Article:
Reporting from London — Kosovo's declaration of independence from Serbia in 2008 did not violate international law, the United Nations' highest court declared Thursday in a closely watched case that could have significant repercussions for secessionist movements around the world.
The opinion by the International Court of Justice, while not binding, is likely to give a big boost to the tiny Balkan country's quest for full statehood and represents a blow to Serbia, which considers Kosovo part of its territory. At present, 69 nations, including the U.S., recognize Kosovo as a country, but a number of major powers such as Russia and China do not.
The court, based in The Hague, decided that Kosovo "did not violate general international law" in announcing itself independent in February 2008, because there are no prohibitions against such declarations.
"I expect Serbia to turn and come to us, to talk with us on so many issues of mutual interest, of mutual importance," Kosovo's foreign minister, Skender Hyseni told Reuters. "But such talks can only take place as talks between sovereign states."
But Serbian President Boris Tadic rejected the court's decision, telling reporters in Serbia's capital, Belgrade, that his country "would never recognize the unilaterally proclaimed independence of Kosovo."
Belgrade maintains that the region has been a fundamental component of Serbian national identity for hundreds of years and that the territory rightfully remains a Serbian province.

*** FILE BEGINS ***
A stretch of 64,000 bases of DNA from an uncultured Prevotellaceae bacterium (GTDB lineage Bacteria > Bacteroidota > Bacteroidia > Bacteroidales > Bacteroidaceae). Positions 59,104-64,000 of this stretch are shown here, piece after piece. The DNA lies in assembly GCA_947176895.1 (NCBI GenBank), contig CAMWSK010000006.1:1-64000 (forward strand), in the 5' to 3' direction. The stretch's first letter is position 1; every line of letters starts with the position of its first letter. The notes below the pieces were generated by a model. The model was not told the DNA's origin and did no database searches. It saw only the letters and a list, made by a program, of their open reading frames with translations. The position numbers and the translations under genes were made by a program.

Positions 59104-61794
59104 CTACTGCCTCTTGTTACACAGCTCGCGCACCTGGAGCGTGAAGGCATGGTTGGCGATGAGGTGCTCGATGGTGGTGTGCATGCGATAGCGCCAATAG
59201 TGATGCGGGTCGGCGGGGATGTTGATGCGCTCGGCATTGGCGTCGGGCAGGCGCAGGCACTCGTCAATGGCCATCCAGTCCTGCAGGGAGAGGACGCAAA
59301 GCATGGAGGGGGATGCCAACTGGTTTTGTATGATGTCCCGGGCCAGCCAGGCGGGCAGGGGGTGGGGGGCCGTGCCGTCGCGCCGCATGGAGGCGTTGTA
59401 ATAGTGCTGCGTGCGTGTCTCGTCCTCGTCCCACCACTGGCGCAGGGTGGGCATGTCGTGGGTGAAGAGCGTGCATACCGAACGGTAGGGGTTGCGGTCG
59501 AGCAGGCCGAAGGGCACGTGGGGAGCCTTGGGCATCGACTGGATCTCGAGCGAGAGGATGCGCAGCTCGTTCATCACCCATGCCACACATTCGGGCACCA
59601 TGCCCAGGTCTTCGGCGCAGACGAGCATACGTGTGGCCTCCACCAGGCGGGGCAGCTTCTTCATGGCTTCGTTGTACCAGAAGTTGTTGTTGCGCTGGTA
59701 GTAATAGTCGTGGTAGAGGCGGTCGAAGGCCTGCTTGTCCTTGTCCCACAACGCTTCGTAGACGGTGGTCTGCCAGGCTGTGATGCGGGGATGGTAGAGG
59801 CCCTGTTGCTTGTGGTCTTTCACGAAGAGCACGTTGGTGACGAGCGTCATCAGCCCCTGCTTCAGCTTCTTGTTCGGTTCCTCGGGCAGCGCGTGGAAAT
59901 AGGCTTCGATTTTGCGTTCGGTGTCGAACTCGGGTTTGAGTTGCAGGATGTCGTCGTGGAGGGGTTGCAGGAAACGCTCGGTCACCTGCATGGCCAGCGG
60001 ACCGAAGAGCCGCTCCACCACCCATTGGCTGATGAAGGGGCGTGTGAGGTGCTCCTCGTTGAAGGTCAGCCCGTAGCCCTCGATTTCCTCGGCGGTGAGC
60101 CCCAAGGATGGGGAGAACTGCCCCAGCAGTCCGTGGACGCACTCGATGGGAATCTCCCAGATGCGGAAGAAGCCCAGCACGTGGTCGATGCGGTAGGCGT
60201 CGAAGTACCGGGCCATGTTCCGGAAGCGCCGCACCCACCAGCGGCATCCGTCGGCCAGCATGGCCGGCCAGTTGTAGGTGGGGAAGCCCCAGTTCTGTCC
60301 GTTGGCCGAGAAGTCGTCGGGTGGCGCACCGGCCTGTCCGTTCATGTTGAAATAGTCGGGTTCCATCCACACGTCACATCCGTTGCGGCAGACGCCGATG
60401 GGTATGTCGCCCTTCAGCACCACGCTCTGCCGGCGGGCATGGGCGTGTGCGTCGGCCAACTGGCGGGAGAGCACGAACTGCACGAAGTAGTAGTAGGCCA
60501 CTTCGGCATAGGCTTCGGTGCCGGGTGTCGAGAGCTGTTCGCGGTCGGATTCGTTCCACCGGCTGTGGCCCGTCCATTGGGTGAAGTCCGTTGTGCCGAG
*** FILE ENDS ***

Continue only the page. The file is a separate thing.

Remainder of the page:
Belgrade lost control over Kosovo in 1999 after a bitter two-year war with the ethnic Albanians who make up the vast majority of Kosovo's population. North Atlantic Treaty Organization warplanes intervened on the Kosovars' behalf, mounting an aerial bombing campaign that lasted 78 days.
The area was then placed under U.N. administration. NATO peacekeeping troops continue to monitor the ceasefire.
Since then, Kosovo has increasingly functioned as more or less a separate state, with Pristina as its capital.
Its declaration of independence, however, divided international opinion. The U.S. and most of the European Union supported it, with the notable exception of Spain, which has battled its own separatist groups. Russia and China, which are also confronted with secessionist movements in places such as Chechnya and Tibet, opposed Kosovo's independence as well.
The world court's decision "could radically change the way we treat separatist groups in future," said James Ker-Lindsay, an analyst at the London School of Economics. "The floodgates could be opened for a whole raft of new states to emerge. No one wants to see this happen."
In Washington, where Vice President Joe Biden on Wednesday reaffirmed U.S. support for Kosovo's independence during a meeting with the breakaway nation's prime minister, the Obama administration welcomed the court opinion.
"Now it is time for Europe to unite behind a common future," State Department spokesman Philip J. Crowley said in a statement.
But Moscow dismissed the court's decision, saying it did not legitimize Kosovo's independence.
Still, the opinion out of The Hague will be a significant addition to Pristina's diplomatic arsenal as it presses more nations for official recognition. It should also provide a foundation for efforts by European diplomats to establish some sort of working relationship between Serbia and Kosovo, the absence of which has impeded Serbia's entry into the EU.